#1
Well I'm doing some recording right now
Just started tracking guitars

Currently I'm using LePou Plugins,
My DAW is Logic Pro 9
My audio interface is a Line 6 UX2

I started tracking my first Rhythm guitar (like the first part....so no doubling tracks etc.)

I was using:-
LePou LE456 as my Amp Sim
LeCab 2 as my impulse loader


Impulse wise, I was using Signal audios Gods Cabs 1.4
Specifically i was using 44.1>SM57>No-TS>57_grill_edge_pres_4.wav
and also 44.1>U87>No-TS>U87_room_1_pres_4.wav

(I'm sure no one really cares about ALL that information, if you really want the amp dials etc. I'll post them, but....really...do you want that much info?)

So I recorded about 3 bars of playing
Played it back, it sounded good!
I was all happy with it

Different track
Put together to record the next couple of bars
Set the EXACT same things, LE456, LeCab 2, same impulses, same settings on both

As soon as I hit (R) to record, I got a burst of clipping+static+hissing
The levels on my interface immediately hit max, and the clip light hit red.
So I stopped recording and removed the track completely...
Then I tried to play back the first thing I recorded on my guitar, same thing again, tonnes of clipping+static+hissing (and the whole clip thing etc)
So I took LeCab off that channel, still the same result :/
No clue what to do, so I deleted the audio file and got confused

Any advice here at all?
#2
Its most likely something to do with your buffer size, try increasing it
#3
Quote by seljer
Its most likely something to do with your buffer size, try increasing it

Speaking french to me.....
Can you dumb it down a notch?
#4
Quote by Highelf04
Speaking french to me.....
Can you dumb it down a notch?


Buffer size is something you need to learn with dealing with digital recording. It's the audio data that's streamed through the computer and audio devices. The smaller it is, the less latency (delay of the sound playing back, from when it was actually played), but sometimes too small buffer sizes is too much for your computer or Audio Interface to handle, so you must increase it so that your audio doesn't mess up.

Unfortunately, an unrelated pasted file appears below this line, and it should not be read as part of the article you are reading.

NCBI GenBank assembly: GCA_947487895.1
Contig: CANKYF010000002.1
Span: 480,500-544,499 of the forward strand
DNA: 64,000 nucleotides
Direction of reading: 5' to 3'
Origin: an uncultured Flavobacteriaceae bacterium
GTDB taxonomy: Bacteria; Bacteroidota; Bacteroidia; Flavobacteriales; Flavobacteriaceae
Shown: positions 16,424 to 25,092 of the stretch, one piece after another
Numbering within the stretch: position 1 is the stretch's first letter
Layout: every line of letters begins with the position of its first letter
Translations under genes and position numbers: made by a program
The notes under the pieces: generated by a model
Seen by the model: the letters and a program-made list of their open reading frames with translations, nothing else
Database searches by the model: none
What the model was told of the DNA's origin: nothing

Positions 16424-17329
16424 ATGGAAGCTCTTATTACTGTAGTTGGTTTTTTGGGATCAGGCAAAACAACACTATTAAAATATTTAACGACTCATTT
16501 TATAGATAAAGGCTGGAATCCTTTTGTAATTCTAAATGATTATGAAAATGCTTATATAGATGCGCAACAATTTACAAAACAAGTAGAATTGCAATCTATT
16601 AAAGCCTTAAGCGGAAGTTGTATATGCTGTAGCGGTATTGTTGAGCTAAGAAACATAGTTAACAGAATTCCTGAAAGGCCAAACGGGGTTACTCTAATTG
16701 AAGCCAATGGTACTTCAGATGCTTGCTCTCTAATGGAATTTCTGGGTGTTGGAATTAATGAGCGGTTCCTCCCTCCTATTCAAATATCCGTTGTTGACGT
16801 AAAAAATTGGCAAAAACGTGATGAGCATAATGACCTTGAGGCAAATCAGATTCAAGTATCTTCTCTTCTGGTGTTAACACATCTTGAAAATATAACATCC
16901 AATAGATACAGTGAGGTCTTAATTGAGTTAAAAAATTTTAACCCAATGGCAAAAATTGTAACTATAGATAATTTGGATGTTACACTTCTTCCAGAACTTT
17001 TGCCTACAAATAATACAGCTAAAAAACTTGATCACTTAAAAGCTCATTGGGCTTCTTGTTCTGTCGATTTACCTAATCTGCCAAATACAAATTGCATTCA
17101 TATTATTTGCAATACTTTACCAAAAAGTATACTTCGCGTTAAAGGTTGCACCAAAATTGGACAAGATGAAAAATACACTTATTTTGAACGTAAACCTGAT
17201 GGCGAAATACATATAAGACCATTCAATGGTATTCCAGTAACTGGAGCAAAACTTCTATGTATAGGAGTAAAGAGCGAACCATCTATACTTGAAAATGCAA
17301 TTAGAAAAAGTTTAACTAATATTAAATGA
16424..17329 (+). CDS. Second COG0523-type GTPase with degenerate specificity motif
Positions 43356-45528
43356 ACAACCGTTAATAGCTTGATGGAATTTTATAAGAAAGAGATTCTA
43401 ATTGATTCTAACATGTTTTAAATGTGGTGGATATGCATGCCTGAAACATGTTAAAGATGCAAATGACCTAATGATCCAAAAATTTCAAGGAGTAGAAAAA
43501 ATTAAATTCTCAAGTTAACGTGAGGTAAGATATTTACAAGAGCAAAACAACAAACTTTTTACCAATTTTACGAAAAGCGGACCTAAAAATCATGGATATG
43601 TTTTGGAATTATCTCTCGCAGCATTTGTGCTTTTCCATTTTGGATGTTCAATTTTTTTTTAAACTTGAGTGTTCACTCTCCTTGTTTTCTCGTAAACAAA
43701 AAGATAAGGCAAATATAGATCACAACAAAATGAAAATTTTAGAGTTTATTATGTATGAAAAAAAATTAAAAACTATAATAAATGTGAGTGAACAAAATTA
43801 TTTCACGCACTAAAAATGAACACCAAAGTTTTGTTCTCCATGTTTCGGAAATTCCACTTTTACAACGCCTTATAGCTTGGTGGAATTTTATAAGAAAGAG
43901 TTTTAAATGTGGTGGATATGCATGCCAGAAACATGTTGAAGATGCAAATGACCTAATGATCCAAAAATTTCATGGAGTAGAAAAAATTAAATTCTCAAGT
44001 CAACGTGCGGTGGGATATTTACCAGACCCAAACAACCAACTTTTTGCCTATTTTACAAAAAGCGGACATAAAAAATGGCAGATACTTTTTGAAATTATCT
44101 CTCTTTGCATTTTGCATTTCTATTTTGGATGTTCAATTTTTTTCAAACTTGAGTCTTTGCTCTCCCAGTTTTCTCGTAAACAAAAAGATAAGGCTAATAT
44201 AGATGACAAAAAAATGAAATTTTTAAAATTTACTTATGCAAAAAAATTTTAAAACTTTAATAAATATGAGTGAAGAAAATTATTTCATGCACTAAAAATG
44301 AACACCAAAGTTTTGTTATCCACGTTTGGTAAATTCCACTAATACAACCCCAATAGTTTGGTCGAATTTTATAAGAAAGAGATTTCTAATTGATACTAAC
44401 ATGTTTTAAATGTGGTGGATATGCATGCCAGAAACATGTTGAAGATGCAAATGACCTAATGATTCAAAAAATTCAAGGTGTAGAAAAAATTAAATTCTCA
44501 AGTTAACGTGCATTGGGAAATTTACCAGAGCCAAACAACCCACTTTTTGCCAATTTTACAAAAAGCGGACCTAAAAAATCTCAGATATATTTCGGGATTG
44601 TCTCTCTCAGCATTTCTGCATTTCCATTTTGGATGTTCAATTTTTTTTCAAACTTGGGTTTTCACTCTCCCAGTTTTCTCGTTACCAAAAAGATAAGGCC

It should be in your audio device preferences in the DAW you're using.
#5
Quote by Clay-man
Buffer size is something you need to learn with dealing with digital recording. It's the audio data that's streamed through the computer and audio devices. The smaller it is, the less latency (delay of the sound playing back, from when it was actually played), but sometimes too small buffer sizes is too much for your computer or Audio Interface to handle, so you must increase it so that your audio doesn't mess up.

It should be in your audio device preferences in the DAW you're using.

Okay well, upon doing this,

Turns out my buffer size was at extra small....
So I increased it to like just below medium....
Should that be enough?
#6
Quote by Highelf04
Okay well, upon doing this,

Turns out my buffer size was at extra small....
So I increased it to like just below medium....
Should that be enough?


if you increase it it gives the computer more time to calculate things, which means it doesn't run out of time resulting in that glitchy static

too much and you get latency, which you may or may not notice while you're playing along


Other than upping the buffer, you can try preserving CPU time. Turn off any reverbs and compression and such, set the plugins to low quality if they have an option, you just need to record your track, not hear the entire mix perfectly.
#7
Quote by seljer
if you increase it it gives the computer more time to calculate things, which means it doesn't run out of time resulting in that glitchy static

too much and you get latency, which you may or may not notice while you're playing along


Other than upping the buffer, you can try preserving CPU time. Turn off any reverbs and compression and such, set the plugins to low quality if they have an option, you just need to record your track, not hear the entire mix perfectly.

Well it seems to have worked!
So thanks for the help!
I appreciate it